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STREET SOUNDS: Band gets back to its roots
Philadelphia hip hop/rock super group, The Roots, take a break from their frenetic pace as talk show house band and non-stop touring act to release album number 11.
It is abstract and experimental, titled And Then You Shoot Your Cousin.
On the album the band acts like classic Motown and Muscle Shoals studio bands did, backing guest vocalists and extending their style into the unknown.
Fortunately for The Roots, their niche of hip hop is as free ranging as psychedelia, funk and classic soul used to be.
And Then You Shoot Your Cousin is a hazy recording with many guest vocalists (Party Crash, Modesty Lycan, Dice Raw, Mercedes Martinez, Raheem DeVaughan, etc.) providing the commentary while The Roots lay down what sounds like thematic sound bites ranging from the indecipherable (Dies Irae) to dark balladry (The Coming).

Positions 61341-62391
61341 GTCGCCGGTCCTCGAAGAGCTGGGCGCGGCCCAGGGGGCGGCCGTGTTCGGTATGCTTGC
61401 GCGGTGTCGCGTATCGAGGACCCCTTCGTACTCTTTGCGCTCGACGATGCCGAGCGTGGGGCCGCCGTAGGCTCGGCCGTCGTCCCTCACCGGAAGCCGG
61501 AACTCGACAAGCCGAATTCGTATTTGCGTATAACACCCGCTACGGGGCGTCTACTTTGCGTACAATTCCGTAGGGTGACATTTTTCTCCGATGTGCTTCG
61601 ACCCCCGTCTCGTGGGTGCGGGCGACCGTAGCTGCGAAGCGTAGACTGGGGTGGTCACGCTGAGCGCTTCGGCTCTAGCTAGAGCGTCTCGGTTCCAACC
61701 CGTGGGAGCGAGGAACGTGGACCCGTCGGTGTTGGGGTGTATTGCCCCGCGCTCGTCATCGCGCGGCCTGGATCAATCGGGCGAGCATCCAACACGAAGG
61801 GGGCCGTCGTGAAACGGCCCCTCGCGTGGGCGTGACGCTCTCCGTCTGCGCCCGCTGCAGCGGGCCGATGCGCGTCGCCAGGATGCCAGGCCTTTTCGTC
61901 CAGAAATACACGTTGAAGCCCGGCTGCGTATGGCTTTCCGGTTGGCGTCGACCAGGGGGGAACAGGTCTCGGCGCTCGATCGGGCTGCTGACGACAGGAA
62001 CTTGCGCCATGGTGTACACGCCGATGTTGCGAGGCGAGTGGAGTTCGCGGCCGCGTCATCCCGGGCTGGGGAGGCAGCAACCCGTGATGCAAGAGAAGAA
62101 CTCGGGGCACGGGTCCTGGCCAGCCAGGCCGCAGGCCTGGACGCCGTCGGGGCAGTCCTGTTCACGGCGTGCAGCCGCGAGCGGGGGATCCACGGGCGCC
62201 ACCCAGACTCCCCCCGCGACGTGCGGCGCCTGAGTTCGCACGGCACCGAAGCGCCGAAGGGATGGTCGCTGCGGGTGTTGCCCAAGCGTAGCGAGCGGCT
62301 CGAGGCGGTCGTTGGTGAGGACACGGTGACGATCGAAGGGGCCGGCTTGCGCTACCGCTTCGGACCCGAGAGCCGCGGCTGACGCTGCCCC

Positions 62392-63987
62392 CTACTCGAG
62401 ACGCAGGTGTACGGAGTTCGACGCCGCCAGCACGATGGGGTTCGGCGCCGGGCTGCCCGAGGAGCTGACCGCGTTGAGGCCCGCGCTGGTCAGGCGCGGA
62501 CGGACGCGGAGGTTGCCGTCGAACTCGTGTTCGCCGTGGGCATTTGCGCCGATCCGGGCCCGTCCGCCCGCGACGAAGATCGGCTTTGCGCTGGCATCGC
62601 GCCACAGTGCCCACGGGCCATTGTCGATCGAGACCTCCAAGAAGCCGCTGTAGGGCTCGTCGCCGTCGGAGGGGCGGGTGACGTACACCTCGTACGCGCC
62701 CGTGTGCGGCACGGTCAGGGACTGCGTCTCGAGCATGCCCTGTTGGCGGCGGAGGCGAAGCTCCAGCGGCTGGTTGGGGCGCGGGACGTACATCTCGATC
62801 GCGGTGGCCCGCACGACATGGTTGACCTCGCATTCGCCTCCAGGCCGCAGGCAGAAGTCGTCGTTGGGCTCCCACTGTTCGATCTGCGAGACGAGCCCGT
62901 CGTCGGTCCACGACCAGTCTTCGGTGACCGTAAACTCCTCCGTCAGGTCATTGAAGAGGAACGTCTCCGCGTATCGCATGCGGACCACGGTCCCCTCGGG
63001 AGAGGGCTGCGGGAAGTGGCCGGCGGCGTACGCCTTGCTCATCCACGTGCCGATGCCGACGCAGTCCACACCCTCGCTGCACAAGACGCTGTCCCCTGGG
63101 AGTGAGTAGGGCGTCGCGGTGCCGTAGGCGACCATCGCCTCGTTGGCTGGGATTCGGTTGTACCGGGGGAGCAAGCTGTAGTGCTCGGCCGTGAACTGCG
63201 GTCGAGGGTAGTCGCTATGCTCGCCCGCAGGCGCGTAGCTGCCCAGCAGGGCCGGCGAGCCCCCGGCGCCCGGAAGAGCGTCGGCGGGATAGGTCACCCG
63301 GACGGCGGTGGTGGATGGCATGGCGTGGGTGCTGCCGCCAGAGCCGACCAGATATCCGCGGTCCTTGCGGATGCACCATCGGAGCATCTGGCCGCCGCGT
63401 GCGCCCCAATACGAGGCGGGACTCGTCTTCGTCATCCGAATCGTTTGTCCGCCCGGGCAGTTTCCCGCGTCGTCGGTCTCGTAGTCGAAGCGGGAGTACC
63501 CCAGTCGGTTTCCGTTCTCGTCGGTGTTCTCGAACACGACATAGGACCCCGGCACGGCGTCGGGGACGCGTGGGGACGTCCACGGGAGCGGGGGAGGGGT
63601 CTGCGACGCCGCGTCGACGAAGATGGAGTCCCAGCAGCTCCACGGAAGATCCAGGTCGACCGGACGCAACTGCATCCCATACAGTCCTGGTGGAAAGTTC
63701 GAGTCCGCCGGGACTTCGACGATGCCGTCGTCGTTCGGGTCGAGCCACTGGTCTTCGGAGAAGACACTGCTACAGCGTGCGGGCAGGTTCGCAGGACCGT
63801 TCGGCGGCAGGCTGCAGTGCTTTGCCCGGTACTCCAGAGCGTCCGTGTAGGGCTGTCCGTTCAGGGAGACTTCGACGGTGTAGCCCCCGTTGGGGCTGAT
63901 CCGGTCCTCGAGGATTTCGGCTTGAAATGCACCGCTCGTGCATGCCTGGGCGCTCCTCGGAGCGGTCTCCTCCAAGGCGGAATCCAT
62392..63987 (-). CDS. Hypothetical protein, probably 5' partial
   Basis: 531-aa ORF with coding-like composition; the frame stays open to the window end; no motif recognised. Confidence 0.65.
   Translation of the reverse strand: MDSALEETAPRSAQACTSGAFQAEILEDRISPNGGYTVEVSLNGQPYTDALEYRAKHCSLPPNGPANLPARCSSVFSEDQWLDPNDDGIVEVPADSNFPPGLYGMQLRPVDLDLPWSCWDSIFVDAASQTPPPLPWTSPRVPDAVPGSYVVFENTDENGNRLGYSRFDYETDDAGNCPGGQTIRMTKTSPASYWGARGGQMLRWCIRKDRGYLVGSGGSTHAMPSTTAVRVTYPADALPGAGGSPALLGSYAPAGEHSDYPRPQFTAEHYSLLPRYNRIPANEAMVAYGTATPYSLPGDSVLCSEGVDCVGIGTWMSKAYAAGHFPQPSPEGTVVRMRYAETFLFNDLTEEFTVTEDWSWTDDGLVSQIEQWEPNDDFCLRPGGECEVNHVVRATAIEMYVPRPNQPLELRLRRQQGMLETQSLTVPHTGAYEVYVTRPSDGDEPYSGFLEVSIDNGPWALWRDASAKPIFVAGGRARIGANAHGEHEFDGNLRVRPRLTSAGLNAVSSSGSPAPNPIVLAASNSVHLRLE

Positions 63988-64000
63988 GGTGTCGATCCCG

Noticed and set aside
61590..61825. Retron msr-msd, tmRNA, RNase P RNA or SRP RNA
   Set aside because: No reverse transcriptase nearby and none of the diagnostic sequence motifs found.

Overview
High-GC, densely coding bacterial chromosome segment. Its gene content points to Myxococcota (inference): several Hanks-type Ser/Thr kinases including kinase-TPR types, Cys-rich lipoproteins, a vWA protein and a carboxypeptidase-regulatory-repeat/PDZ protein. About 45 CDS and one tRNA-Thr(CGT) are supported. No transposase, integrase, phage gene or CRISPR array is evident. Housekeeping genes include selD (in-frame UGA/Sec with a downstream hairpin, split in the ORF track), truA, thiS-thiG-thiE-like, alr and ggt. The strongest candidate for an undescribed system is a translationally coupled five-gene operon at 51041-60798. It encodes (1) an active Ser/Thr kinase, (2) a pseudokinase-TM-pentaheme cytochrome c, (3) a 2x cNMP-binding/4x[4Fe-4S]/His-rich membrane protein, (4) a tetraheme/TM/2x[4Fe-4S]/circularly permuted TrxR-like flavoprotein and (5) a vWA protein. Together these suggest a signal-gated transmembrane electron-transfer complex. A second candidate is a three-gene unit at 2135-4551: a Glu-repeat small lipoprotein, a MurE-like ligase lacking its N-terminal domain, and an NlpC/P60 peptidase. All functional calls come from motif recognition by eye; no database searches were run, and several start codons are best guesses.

Shoot Your Cousin is mood music, finding a parallel in beatnik jazz or electronic rock. That’s in spirit, though, as it resembles serious ‘70s ghetto movie themes (The Dark [Trinity]). The band uses space and sparse instrumentation – mainly piano, drums, bass and percussion, along with strings and samples – to capture a low-key, inner-city vibe that’s both unsettling and engaging.
The restraint of The Roots’ performance adds resonance to the lyrics and atmospheric direction of the songs. They look inward, pushed along by a sombre groove and uneasy narrative but are outwardly expressive, fusing gospel, hip hop, electronic sensibilities with balladry and neo-soul music.